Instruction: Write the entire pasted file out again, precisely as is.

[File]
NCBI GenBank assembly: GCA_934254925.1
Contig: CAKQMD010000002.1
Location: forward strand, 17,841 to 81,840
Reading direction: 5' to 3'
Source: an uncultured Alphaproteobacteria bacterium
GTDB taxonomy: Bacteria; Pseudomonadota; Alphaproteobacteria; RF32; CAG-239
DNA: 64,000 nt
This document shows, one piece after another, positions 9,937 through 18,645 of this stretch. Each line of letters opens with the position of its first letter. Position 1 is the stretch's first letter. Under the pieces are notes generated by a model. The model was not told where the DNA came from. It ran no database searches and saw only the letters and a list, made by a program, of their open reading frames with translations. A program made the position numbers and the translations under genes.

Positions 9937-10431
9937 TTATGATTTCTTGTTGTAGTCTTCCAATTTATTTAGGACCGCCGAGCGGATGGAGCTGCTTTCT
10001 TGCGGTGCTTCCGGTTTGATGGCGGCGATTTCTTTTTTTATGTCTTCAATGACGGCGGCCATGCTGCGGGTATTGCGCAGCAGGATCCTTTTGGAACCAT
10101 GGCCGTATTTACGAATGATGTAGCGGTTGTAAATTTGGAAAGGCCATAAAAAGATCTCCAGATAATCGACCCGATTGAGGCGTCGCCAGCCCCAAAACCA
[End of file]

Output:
NCBI GenBank assembly: GCA_934254925.1
Contig: CAKQMD010000002.1
Location: forward strand, 17,841 to 81,840
Reading direction: 5' to 3'
Source: an uncultured Alphaproteobacteria bacterium
GTDB taxonomy: Bacteria; Pseudomonadota; Alphaproteobacteria; RF32; CAG-239
DNA: 64,000 nt
This document shows, one piece after another, positions 9,937 through 18,645 of this stretch. Each line of letters opens with the position of its first letter. Position 1 is the stretch's first letter. Under the pieces are notes generated by a model. The model was not told where the DNA came from. It ran no database searches and saw only the letters and a list, made by a program, of their open reading frames with translations. A program made the position numbers and the translations under genes.

Positions 9937-10431
9937 TTATGATTTCTTGTTGTAGTCTTCCAATTTATTTAGGACCGCCGAGCGGATGGAGCTGCTTTCT
10001 TGCGGTGCTTCCGGTTTGATGGCGGCGATTTCTTTTTTTATGTCTTCAATGACGGCGGCCATGCTGCGGGTATTGCGCAGCAGGATCCTTTTGGAACCAT
10101 GGCCGTATTTACGAATGATGTAGCGGTTGTAAATTTGGAAAGGCCATAAAAAGATCTCCAGATAATCGACCCGATTGAGGCGTCGCCAGCCCCAAAACCA